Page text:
This firm's client, Franklin Olsen ("Olsen") was arrested and subsequently charged with burglary of the home of Lindsay Young ("Young"). Young informed the police that she had found Olsen in her home on October 15, 2010, at dusk and observed Olsen for approximately one minute prior to his leaving the property. Young described Olsen as being dark haired, wearing all black clothing and being extremely tall. At that time that Olsen was taken into custody.
Young was asked to make identification of the suspect to the burglary in a police lineup. Olsen was one of six white males in the police lineup and had an attorney present to represent him. All the participants in the lineup other than Olsen were between 5'8: to 5'10" in height and all wore clothing that was light in color however, Olsen was instructed to wear all black clothing. Olsen was additionally the only participants in the lineup asked to repeat the phrase "I've got a gun and I'll use it', which was reported by Young when she reported the burglary. Olsen stated at the lineup that she 'thought' that Olsen 'might' be the burglar.
2. THE LINEUP IDENTIFICATION WAS SO SUGGESTIVE THAT IT SHOULD BE SUPPRESSED
The lineup identification was so suggestive that it should be suppressed as well as the police lineup lacking such independent reliability that any later in-court identification based on the suggestive lineup must be excluded. In the case of Neil v. Biggers 409 U.S. 188 (1972) the victim was attacked and thrown to the floor of her kitchen and when the victim's child appeared the perpetrator took the victim from the house and raped the victim. The victim made a statement to police providing a description and was shown approximately 30 to 40 photographs. One of the photographs somewhat resembled the perpetrator and as similar individuals could not be located the victim identified Biggers seven months later. The victim testified at the trial with Biggers bringing a habeas corpus action. It was held by the District Court that the claims were not barred and that the identification at the police station was procedurally so suggestive that due process rights of Biggers had been violated.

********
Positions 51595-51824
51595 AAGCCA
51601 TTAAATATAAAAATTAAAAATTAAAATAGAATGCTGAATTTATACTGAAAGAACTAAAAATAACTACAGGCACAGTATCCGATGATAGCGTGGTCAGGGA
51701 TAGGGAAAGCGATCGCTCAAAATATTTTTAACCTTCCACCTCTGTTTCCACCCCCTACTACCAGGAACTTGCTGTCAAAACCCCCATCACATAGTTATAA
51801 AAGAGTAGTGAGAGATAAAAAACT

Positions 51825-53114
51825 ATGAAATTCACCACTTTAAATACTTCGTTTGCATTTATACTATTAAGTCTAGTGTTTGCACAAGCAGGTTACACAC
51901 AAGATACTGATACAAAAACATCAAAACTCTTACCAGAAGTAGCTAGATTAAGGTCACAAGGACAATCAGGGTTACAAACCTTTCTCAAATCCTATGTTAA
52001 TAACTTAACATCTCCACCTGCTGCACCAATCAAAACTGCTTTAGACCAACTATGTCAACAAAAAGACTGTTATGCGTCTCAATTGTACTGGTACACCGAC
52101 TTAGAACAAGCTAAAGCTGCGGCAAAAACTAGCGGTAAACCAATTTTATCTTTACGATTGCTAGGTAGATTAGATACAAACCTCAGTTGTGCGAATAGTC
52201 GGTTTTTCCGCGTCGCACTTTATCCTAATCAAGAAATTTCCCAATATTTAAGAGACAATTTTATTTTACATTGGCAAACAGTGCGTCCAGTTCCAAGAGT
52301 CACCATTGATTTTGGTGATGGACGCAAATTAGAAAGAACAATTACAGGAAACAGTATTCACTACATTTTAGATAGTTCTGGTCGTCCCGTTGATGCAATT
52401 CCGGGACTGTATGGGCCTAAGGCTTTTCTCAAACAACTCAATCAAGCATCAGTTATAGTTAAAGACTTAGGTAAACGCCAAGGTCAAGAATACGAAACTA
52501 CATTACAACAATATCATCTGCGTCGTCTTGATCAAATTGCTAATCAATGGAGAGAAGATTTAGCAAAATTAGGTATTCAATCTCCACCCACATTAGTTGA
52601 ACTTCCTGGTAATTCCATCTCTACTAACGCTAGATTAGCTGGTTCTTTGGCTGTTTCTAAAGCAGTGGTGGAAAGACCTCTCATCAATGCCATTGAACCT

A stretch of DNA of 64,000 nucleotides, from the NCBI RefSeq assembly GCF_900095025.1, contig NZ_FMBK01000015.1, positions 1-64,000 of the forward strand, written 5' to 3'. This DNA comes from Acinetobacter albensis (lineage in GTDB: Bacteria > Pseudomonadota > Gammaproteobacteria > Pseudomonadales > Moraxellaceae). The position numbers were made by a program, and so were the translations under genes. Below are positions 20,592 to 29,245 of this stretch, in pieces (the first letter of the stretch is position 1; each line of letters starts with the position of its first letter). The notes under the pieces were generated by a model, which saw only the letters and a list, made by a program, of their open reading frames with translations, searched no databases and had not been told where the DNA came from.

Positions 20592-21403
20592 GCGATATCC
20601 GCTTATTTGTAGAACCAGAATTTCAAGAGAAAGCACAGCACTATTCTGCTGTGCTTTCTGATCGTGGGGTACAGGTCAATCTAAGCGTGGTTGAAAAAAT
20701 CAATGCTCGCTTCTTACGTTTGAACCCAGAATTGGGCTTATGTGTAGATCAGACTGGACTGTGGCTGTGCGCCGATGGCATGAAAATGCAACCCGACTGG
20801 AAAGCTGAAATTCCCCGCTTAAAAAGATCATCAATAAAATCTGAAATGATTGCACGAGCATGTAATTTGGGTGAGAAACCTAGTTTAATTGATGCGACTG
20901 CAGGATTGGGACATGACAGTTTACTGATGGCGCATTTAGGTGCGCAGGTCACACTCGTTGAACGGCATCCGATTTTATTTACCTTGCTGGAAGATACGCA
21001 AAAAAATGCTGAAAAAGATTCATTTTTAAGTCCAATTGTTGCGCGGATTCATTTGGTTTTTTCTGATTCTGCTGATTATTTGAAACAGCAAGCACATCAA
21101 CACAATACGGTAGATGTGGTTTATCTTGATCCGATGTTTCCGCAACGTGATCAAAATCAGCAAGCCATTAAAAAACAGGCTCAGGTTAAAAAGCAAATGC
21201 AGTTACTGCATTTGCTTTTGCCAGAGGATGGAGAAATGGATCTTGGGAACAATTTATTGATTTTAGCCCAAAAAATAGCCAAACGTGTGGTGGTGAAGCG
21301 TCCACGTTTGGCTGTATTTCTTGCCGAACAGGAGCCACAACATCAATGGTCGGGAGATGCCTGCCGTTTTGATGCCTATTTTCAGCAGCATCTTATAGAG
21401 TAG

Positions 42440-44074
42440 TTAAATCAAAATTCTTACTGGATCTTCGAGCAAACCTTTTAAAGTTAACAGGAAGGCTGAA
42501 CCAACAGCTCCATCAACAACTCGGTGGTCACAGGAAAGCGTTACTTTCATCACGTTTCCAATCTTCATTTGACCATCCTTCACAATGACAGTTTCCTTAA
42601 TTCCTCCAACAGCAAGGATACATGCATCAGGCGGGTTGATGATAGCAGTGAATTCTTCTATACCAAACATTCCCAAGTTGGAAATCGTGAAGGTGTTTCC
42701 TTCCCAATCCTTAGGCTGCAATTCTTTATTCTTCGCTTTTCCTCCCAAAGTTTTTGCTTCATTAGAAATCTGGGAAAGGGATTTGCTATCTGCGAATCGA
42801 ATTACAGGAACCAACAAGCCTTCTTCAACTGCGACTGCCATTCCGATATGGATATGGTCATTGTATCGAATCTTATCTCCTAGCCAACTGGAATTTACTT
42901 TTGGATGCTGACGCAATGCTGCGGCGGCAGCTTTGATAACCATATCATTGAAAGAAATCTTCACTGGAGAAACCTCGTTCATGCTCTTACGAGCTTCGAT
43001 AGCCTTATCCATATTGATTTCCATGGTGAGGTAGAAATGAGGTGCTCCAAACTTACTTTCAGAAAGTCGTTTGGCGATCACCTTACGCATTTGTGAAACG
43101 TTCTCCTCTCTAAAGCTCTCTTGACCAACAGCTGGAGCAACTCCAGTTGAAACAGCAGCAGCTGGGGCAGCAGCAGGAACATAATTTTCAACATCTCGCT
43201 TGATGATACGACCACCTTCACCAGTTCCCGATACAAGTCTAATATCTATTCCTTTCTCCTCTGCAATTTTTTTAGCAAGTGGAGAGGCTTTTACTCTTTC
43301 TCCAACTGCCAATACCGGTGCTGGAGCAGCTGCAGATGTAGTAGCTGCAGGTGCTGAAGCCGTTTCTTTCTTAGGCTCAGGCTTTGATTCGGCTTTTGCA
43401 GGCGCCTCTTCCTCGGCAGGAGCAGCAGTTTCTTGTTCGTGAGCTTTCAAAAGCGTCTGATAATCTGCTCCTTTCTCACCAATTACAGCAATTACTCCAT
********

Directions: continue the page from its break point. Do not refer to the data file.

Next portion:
In the case of Neil v. Biggers 409 U.S. 188 (1972) the decision of the District Court was affirmed in part, reversed in part, and remanded by the U.S. Supreme Court. The U.S. supreme court found that the "question is whether under the totality of the circumstances the identification was reliable even though the confrontation procedure was suggestive."[footnoteRef:1] Stated as the factors to be considered in the evaluation of the possibility of misidentification are the following: [1: Neil v. Biggers, 409 U.S. 188 (1971)]
(1) The witnesses chance to view the criminal;
(2) The accuracy of the description provided prior to the identification of the criminal;
(3) The degree of attention of the witness;
(4) The level certainty displayed by the witness at the confrontation; and (5) The length of time between the crime and the confrontation.[footnoteRef:2] [2: Neil v. Biggers, 409 U.S. 188 (1971)]
The victim is stated by the court to have "faced Biggers directly and intimately. She was no casual observer, but rather the victim of one of the most personally humiliating of all crimes."[footnoteRef:3] The court went on to state in its determination of whether the identification procedure was overly-suggestive that the totality of the circumstances was to be considered. [3: Neil v. Biggers, 409 U.S. 188 (1971)]
The present case involves a burglary in which the victim was only able to observe the criminal for approximately one minute. This is differentiated clearly from the facts in the case of Neil v. Biggers in which the victim was able to view the perpetrator for an extended period of time and at a close and intimate range.
The victim in the burglary case, which this firm represents, was not able to view the alleged perpetrator for more than one minute and was not able to view him at a close or intimate range and additionally, failed to demonstrate a great degree of certainty when making the identification that the alleged perpetrator was in fact the perpetrator whom she had witnessed burglarizing her residence.
In addition to these facts, the police lineup was so suggestive that it should be suppressed. Based on a reading of the case of Neil v. Biggers, it is clear that the rules applied by the court to that case would not apply to the present case, as the present case does not meet the requirements for the identification of the perpetrator to be suppressed.